Last year Broome County was the center of national attention and endless robocalls, all focused on our swing-district, congressional race between Tenney and Brindisi—an election settled by a mere 109 votes. In Broome County, even a few votes win an election.
Getting out the vote under these conditions becomes a big campaign itself. So too is the game of suppressing or denying access to voting. This has been much in the news lately as some states limit access to registration, voting by mail, or weekend voting. It happens here too, where disenfranchisement has targeted far more persons than Tenney’s margin last year: the outright denial by county officials of voting rights to the hundreds of eligible voters held at the Broome County jail.
The vast majority of people in our county jails have a right to vote. You lose the right to vote if you are incarcerated for a felony. You don’t lose it if you are accused of a crime but not convicted, or if you are convicted of a misdemeanor. And those in the jail locally? Of the 335 persons housed in the jail last month, only 43 are reported as being convicted and sentenced for a crime, and that includes those convicted for misdemeanors. The vast majority are awaiting trial. Such persons often spend months and years in the jail. Statewide, there are almost 10,000 persons in jails outside NYC, and less than 20% are convicted and sentenced.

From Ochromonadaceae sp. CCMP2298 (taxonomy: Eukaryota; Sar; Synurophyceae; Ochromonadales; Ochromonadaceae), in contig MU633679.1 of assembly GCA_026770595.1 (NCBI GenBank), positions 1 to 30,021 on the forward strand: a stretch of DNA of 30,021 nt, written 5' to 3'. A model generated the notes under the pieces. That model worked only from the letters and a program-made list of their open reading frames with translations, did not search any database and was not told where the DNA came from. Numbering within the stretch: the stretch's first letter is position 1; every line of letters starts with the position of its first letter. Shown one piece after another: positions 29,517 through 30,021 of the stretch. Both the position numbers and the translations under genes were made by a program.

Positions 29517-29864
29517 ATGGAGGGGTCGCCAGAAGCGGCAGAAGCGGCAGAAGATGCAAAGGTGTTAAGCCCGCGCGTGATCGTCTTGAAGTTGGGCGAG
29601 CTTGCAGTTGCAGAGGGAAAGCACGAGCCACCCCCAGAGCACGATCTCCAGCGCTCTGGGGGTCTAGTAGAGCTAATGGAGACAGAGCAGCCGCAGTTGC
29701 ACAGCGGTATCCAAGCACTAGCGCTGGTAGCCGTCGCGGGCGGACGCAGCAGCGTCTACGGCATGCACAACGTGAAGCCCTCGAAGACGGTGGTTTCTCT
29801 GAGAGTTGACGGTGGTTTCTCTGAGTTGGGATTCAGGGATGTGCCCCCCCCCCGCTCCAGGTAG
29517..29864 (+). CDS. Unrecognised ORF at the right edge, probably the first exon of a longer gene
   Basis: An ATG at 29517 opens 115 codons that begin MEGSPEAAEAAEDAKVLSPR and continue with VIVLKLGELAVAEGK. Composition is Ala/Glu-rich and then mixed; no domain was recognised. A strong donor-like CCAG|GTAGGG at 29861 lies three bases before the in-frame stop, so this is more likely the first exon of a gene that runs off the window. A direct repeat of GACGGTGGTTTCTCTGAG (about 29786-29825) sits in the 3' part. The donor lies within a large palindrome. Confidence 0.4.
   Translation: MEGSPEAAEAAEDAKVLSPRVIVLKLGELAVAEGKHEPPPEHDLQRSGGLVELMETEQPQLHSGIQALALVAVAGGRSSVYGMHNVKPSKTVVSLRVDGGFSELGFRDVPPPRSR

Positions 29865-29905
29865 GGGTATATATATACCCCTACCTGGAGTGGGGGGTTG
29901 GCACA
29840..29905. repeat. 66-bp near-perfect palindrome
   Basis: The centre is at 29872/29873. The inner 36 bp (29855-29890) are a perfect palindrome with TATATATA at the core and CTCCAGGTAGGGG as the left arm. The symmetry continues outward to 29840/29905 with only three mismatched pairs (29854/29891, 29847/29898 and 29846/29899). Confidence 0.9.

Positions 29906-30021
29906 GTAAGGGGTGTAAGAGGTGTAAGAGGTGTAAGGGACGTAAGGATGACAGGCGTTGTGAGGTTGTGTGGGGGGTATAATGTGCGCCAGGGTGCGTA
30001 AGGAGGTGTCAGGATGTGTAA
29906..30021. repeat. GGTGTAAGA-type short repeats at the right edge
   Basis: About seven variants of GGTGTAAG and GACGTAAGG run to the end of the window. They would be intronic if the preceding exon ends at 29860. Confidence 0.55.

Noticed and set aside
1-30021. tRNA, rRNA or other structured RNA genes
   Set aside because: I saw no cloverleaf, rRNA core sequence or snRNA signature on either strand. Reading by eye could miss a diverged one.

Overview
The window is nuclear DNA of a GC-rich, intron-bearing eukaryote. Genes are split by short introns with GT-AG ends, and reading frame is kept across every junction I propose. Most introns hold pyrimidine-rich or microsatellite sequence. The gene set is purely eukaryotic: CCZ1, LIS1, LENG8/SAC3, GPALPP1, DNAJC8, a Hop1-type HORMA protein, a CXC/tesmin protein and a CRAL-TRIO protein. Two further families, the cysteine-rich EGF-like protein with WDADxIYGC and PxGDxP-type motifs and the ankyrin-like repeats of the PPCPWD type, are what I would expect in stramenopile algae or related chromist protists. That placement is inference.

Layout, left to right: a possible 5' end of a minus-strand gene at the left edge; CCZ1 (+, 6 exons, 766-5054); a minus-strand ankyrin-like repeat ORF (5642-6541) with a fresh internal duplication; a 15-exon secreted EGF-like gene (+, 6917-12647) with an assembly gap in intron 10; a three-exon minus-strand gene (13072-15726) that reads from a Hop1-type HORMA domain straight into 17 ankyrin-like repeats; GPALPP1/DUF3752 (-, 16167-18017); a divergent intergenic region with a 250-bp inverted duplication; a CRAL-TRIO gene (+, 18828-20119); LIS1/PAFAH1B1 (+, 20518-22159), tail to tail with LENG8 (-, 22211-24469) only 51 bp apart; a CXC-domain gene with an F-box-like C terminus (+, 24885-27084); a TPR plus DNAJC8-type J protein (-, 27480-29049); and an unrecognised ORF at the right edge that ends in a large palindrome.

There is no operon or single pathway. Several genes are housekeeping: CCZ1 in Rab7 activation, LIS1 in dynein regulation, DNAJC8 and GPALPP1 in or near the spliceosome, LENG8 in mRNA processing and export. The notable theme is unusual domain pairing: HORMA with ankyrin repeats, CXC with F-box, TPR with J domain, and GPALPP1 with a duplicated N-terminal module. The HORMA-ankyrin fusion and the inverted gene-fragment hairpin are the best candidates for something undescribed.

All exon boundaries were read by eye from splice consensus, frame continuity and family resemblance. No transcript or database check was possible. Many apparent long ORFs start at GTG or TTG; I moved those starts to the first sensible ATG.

Voting should be simple: persons in the jail need information, access to registration and absentee ballot request forms, a stamped envelope to mail forms in, and the ability to later send in a mail-in ballot. The rules are clear, and the League of Women Voters has a straightforward voting guide for those who are or have been incarcerated for a felony. And yes, in some jails the rules for voting are posted, and volunteers visit to register persons. In a few jails, voting booths are made available right in the jail.
But not in Broome County.
The Sheriff refuses to permit any arrangement at all. In the past he has told persons to apply through the jail chaplain and the Broome Council of Churches, but this has proven impossible: persons are denied access. Persons inside have actually been threatened for asking about trying to vote.
The situation is well known to local voting experts and advocates, but not the public.
One doesn’t need to go to apartheid South Africa or the US South to see voting disenfranchisement: it is covert county policy. The postmark deadline for registering to vote for November’s elections is October 14th. Long before that date we need county officials, elected representatives, and the Board of Elections to open the doors to voting for all in the county.
Bill Martin is Professor Emeritus, SUNY-Binghamton and a founding member of Justice and Unity for the Southern Tier